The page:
The High Court ruling on the legality of the Commission of Inquiry set up by President Mnangagwa to investigate the August 1 post-election violence did not implicate Vice President Constantino Chiwenga in the shooting of demonstrators, a Cabinet minister has said.
The violence resulted in the death of six people.
Justice, Legal and Parliamentary Affairs Minister Ziyambi Ziyambi said Justice David Mangota was clear in his judgment that the findings of the Commission of Inquiry would identify who gave the order to the military.
The minister was explaining the judgment handed down last week, which some sections of the media used to suggest that Vice President Chiwenga ordered the killings.
“Justice Mangota was very clear in his ruling that the police invoked the provisions of the Public Order and Security Act to quell the disturbances,” he said.
“The motivation to request for assistance was not to kill. The Minister of Defence, in granting the request, wanted to help police maintain law and order. The judgment is very clear.”
Minister Ziyambi said the private media should not peddle lies that Justice Mangota ruled that the Vice President or the Defence Minister then ordered the killings.
“He merely acceded to the request by the police for assistance to quell the violent demonstrations,” he said.
“It is wrong to say that Vice President Chiwenga ordered the killings when his ministry then simply accepted the request from the police, People should not manipulate to say what they want.”
Minister Ziyambi agreed with Justice Mangota’s ruling that police invoked Section 37 (1) of the Public Order and Security Act, which proposes how the defence forces could assist the law enforcement agents under the Act.
The Section provides that:
(1) If, upon a request made by the Commissioner of Police, the Minister is satisfied that any regulating authority requires the assistance of the defence forces for the purpose of suppressing any civil commotion or disturbance in any police district, he may request the Minister responsible for defence to authorise the defence forces to assist the police in the exercise of their functions under this Act in the police district concerned.
(2) where authority is given under subsection (1) for the defence forces to assist the police-
(a) every member of the defence forces who has been detailed to assist the police in any police district in the exercise of their functions under this Act shall be under the command of the regulating authority concerned; and
(b) a member of the defence forces who is assisting a police officer in the exercise of his functions under this Act shall have the same powers, functions and authority, and be subject to the same responsibilities, discipline and penalties as a member of the police force, and liable in the same circumstances (as) if he were a member of the police force, and shall have the same benefit or any indemnity to which a member of the police force would in the same circumstances be entitled. [emphasis added].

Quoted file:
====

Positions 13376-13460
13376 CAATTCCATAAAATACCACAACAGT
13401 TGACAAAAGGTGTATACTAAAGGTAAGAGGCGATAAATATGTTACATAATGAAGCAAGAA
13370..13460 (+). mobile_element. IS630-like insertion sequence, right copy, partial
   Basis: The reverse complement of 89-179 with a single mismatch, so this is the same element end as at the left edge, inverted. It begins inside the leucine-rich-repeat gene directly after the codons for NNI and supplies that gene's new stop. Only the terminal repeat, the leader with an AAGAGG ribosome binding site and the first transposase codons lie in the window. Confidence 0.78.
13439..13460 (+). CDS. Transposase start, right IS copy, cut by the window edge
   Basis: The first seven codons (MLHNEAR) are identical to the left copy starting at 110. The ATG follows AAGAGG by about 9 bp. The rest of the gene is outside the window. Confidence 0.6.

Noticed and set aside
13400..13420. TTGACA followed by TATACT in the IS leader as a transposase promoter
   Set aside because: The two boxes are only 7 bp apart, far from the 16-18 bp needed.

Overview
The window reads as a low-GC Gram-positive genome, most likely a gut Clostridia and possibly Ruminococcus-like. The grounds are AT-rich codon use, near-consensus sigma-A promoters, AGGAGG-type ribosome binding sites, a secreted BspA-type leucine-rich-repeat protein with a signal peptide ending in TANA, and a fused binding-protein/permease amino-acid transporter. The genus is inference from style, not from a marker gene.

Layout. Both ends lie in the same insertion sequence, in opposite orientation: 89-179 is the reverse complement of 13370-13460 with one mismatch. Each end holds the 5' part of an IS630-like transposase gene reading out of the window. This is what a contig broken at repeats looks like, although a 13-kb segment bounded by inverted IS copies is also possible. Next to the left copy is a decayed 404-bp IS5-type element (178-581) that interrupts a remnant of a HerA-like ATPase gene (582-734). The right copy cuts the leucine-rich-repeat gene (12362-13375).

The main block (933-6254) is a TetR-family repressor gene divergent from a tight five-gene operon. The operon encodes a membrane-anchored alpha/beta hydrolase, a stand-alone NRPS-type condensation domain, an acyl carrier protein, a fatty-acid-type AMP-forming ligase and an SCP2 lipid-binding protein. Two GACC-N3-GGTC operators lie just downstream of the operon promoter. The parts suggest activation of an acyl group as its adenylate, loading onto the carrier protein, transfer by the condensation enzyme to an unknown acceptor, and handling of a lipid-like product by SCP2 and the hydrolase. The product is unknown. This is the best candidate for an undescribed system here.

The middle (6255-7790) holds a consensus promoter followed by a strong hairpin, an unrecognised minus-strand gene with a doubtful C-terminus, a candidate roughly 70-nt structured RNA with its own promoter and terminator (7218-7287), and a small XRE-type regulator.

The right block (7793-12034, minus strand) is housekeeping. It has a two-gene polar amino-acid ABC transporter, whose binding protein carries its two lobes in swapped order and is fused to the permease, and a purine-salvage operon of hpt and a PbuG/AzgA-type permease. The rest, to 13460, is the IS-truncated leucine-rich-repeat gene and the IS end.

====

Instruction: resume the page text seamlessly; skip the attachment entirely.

Section 2 of the Act defines the phrase “regulating authority” in relation to any area, to mean the police officer who, in terms of Section 4 of the Act, is the regulating authority of the area.
Section 4 makes reference to a police officer who is in command of each district. Such an officer is the regulating authority for that district.
“In this case, if the Defence Minister is requested for assistance he allows the army to assist,” said Minister Ziyambi.
“ They would be under the command of the Commissioner-General of the Police when they are helping the police. That is my reading of the court judgment.”
Minister Ziyambi Justice Mangota in his judgment categorically said the President did not deploy the military because the police invoked the provisions of POSA. The judge, he said, also ruled that the Commission of Inquiry was properly constituted.
The Commission of Inquiry is chaired by former South African president Mr Kgalema Motlanthe.
In dismissing the challenge on the legitimacy of the commission by a Harare woman, Ms Allison Charles, Justice Mangota ruled that the President acted within the law in setting up the Commission of Inquiry.
The judge noted that from the arguments placed before him, President Mnangagwa did not deploy members of the defence forces on the streets and as such was not conflicted in appointing the commissioners.
Ms Charles had contended that since the powers to deploy the army were vested solely in the President, he was the one who sent soldiers on the streets of Harare to deal with the violent protestors.
She argued that being the deploying authority, President Mnangagwa was conflicted and therefore he should have left the setting up the commission to independent commissions such as the Zimbabwe Human Rights Commission (ZHRC) and the National Peace and Reconciliation Commission (NPRC).
But Justice Mangota found that President Mnangagwa was not involved in the deployment and that the findings of the Commission of Inquiry would detect who gave the order to the military.
“They (applicants) proceed on the premise that, because the Constitution confers power on the President to deploy, he deployed members of the defence forces on August 1, 2018,” ruled Justice Mangota.
“The correct position of the matter is that he did not. Because the President did not deploy, he is not conflicted as the applicants would have the court believe,” he said.
President Mnangagwa appointed the commission after six people were killed when MDC Alliance supporters went on a rampage in Harare burning cars, looting shops and harassing pedestrians in Harare on August 1 this year as the Zimbabwe Electoral Commission was announcing results of the Presidential election which showed President Mnangagwa was headed for victory.
The MDC Alliance leaders had indicated that they would not accept any result that did not confer victory on their party.